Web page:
Friday, March 17, 2017

The Burren, County Clare

Happy St. Patrick's Day, everybody! Here's a view across the Burren near Kilfenora, County Clare, Ireland.
The Burren, Oil, 8x10 inches. 
To give you a sense of scale, those two dark lines at right are stone walls. Note that the clouds get a bit warmer as they go back to the horizon because the blue wavelengths are filtered scattered out of the white light as it travels through all that atmosphere, leaving more warm colors remaining.

9 comments:

Steve said...

Evocative painting, Jim. You've captured the brooding quality of that striking land. We made a trip to St. Colman's Cave in the Burren a few years ago and the skies that day were much like yours; gray lines of cloud echoing the gray lines of exposed rock below.

Rubysboy said...

Confused by the comment about clouds getting warmer with distance because blue wavelengths are selectively filtered out. It's longer wavelengths (red, orange, yellow) that get filtered out first as is evident in the blue color of the distant mountains. Perhaps the warmer color of the distant clouds is due to the angle the clouds make with the sun. The vertical sides of the distant clouds reflect sunlight from above the cloud layer. The nearby clouds show only their bottoms whereas the distant clouds also show their sides, which reflect sunlight.

James Gurney said...

Rubysboy, you're right that dark colors turn bluer in the distance, but it's the reverse with white objects (and the sun itself) as the white light filters through the atmosphere. Blue light (shorter wavelengths) are filtered out first leaving the longer (more orange or red) wavelengths remaining.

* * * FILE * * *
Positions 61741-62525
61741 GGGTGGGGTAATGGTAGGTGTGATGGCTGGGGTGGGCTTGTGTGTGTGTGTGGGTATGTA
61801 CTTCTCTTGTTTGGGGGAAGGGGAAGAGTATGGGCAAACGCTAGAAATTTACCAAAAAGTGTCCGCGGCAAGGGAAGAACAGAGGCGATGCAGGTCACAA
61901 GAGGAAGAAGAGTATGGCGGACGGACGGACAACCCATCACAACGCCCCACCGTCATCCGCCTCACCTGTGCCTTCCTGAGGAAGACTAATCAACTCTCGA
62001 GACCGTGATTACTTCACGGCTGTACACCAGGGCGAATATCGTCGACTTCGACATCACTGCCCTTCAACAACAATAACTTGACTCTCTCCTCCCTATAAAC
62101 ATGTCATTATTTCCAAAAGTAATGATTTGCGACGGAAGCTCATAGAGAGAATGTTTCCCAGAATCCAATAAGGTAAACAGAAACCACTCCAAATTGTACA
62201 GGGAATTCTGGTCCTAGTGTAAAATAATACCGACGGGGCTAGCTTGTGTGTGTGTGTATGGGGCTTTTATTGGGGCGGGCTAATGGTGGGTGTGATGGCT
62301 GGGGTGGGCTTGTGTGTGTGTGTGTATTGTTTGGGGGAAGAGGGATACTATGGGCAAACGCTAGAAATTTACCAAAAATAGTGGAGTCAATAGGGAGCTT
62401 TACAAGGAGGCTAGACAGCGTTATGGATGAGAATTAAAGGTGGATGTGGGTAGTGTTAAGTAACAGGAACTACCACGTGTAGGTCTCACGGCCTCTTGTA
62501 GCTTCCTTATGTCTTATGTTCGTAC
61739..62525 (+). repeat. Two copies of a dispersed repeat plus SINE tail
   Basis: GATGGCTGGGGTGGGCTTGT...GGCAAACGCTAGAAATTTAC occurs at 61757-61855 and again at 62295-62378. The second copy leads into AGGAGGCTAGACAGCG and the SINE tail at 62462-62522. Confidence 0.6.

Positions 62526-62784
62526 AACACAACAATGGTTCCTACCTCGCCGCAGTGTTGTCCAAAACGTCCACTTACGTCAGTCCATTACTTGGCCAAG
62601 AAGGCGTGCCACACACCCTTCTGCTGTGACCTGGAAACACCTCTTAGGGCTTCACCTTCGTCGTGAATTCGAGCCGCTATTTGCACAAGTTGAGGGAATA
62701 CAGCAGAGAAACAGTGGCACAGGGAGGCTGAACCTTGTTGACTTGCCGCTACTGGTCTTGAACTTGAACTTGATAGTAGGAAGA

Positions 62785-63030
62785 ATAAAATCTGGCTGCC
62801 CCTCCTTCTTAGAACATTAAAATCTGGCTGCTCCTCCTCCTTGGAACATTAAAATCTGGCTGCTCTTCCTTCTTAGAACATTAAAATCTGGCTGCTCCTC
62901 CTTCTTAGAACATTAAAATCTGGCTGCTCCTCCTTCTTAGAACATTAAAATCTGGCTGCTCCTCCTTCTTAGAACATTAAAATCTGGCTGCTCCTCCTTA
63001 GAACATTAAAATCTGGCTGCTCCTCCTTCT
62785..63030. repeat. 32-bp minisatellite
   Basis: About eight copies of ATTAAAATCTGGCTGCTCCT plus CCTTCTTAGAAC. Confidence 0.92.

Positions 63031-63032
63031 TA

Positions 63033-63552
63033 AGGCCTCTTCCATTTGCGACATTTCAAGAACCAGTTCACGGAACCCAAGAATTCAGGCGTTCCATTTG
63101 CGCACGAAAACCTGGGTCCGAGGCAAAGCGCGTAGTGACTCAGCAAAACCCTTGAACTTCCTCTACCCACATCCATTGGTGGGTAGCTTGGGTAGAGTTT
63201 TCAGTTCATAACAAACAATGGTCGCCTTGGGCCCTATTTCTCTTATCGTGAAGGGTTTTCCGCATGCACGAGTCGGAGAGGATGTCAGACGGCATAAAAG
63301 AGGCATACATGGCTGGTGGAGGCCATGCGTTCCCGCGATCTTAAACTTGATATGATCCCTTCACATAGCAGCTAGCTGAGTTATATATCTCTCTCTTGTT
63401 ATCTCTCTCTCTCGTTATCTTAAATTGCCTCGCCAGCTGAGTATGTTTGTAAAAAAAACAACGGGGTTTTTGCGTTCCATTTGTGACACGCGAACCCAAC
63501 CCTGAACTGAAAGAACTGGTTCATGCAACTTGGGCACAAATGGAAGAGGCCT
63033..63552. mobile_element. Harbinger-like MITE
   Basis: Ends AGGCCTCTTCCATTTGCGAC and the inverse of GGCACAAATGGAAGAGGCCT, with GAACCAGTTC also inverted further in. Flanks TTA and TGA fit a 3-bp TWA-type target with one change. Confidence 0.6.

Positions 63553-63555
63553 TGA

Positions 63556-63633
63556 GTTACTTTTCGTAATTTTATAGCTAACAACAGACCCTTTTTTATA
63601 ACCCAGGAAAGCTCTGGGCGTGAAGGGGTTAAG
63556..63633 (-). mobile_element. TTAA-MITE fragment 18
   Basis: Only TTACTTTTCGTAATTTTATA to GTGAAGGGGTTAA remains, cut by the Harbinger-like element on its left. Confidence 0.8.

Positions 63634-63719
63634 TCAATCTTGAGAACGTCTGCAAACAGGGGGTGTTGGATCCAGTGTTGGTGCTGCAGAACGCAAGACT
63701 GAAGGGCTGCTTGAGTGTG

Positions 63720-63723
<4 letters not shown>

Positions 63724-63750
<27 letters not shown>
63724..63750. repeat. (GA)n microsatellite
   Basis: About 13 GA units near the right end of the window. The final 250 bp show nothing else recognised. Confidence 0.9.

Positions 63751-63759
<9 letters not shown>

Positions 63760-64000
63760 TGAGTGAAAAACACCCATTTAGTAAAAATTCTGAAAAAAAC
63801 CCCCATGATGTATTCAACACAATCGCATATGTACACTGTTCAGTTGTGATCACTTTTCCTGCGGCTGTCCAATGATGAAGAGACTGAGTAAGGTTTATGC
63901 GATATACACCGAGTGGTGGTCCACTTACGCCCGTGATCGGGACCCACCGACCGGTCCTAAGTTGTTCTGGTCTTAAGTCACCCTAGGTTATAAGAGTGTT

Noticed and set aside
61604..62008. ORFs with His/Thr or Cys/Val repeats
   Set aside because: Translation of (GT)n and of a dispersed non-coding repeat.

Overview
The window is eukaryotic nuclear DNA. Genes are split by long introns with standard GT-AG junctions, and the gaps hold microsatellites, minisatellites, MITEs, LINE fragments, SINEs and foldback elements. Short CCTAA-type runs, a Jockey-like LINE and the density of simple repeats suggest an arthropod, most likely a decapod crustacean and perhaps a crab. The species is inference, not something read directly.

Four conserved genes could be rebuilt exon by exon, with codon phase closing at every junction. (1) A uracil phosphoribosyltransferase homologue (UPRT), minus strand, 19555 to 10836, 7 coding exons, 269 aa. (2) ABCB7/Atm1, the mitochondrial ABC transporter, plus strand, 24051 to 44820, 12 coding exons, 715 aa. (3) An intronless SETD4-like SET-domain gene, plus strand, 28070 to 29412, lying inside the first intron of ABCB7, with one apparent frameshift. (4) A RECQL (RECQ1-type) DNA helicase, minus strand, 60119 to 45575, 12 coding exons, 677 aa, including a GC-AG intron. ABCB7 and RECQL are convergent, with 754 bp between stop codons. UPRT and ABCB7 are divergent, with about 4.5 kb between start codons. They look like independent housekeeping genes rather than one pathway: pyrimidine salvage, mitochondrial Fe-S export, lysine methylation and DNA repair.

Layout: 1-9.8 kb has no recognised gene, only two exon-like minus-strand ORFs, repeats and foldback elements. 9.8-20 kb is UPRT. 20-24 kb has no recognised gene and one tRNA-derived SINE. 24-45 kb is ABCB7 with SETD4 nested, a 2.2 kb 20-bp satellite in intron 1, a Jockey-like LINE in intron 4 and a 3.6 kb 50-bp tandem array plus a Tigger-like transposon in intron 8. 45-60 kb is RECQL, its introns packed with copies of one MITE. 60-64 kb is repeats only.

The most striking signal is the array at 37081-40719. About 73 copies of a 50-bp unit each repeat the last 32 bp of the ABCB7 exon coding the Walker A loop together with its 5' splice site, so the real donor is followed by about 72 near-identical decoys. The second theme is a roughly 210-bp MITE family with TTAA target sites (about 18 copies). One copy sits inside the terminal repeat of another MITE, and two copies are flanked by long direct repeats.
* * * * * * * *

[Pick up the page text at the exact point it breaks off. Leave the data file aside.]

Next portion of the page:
Tyler J said...

Thanks so much for the note about the warm color, and especially the follow up in the comment above.

I too always thought that things go bluer the further away they were from you but that always conflicted from what I thought I was seeing with clouds off in the distance getting pinker/rustier. I never understood why but your follow up explains a lot.

Also, great painting as always =)

Warren JB said...

That looks a bit like the view from my window, only less rain!

I was all set to go out and try to capture scenes like that yesterday (only less skilfully) but for the weather. March comes in like a lion, goes out like a lamb, and splashes about like a walrus in between.

Mary Rochelle said...

Not only do I enjoy your work, James, you are usually teaching me something new and fascinating!

James Sweitzer said...

I love this picture and enjoy the comments. Since much of the discussions about color and light are spot on with your writings, James, I would like to suggest not using "filter" to describe what is happening to the blue wavelengths of light. They're actually "scattered" out of the line of site. I'm an astrophysicist by profession who loves to paint as a hobby. The word filter implies that the light is somehow removed or absorbed. It is not. It is just scattered off the atmospheric molecules and re-directed randomly. The red light less so in this case and therefore surviving the trip to the viewer. This is called Rayleigh Scattering. For those of your readers who are interested of the best descriptions of the physics of light in the atmosphere, they might look at Minnaert's, "The Nature of Light & Color in the Open Air."

James Gurney said...

James, thanks! I agree that Minnaert's book is the best on the subject, full of great info for artists. And you're right about Rayleigh Scattering. I only used "filtered" because I thought it would be easier for most people to grasp the idea of the blue light being subtracted from any parcel of white light from the perspective of a viewer looking at that source of white light. Anyway, I made the suggested change to correct the post.

Fergus Ryan said...

Next time in Ireland come for dinner!

Fergus Ryan
Dublin